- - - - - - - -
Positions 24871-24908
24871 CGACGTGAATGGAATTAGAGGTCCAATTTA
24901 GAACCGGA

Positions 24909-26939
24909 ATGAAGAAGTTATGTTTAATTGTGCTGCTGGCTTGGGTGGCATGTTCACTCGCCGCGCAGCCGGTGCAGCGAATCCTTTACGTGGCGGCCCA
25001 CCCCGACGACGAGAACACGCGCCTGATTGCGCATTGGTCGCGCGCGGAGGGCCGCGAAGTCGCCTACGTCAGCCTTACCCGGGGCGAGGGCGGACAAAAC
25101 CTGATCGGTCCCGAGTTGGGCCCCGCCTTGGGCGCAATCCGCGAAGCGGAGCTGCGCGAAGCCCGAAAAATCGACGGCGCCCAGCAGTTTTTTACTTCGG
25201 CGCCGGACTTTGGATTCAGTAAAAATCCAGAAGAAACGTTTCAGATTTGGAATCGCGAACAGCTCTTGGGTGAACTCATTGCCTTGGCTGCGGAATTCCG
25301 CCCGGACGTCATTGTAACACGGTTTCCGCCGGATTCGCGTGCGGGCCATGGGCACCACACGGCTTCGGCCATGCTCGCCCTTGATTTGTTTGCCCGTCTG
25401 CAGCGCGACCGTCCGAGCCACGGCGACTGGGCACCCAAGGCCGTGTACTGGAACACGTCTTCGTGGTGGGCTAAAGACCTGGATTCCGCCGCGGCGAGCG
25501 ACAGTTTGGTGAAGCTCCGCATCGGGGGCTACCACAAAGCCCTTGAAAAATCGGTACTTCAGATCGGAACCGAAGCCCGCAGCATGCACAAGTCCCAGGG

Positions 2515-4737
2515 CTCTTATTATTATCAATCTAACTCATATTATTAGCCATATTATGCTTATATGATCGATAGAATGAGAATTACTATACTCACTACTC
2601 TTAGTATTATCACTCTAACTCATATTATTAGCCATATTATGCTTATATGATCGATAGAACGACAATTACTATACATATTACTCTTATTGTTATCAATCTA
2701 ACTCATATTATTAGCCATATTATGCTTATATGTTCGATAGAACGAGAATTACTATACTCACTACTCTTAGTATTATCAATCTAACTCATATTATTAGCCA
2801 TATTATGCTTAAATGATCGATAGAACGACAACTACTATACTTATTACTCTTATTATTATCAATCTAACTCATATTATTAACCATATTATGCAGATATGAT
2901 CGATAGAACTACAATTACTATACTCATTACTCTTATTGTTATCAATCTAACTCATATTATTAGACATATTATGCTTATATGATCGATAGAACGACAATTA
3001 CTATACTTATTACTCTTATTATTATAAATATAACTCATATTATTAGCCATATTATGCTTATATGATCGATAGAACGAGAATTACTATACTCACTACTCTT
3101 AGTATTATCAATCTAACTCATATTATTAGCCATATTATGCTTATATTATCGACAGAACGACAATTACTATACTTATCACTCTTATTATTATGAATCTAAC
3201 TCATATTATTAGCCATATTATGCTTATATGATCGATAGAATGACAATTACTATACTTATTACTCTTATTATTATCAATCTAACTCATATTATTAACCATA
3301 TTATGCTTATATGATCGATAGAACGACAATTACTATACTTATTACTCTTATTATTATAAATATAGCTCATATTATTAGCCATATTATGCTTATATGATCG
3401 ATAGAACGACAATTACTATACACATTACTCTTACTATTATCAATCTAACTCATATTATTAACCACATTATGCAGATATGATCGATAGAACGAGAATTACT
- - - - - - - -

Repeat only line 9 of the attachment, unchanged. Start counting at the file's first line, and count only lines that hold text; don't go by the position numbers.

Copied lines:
25301 CCCGGACGTCATTGTAACACGGTTTCCGCCGGATTCGCGTGCGGGCCATGGGCACCACACGGCTTCGGCCATGCTCGCCCTTGATTTGTTTGCCCGTCTG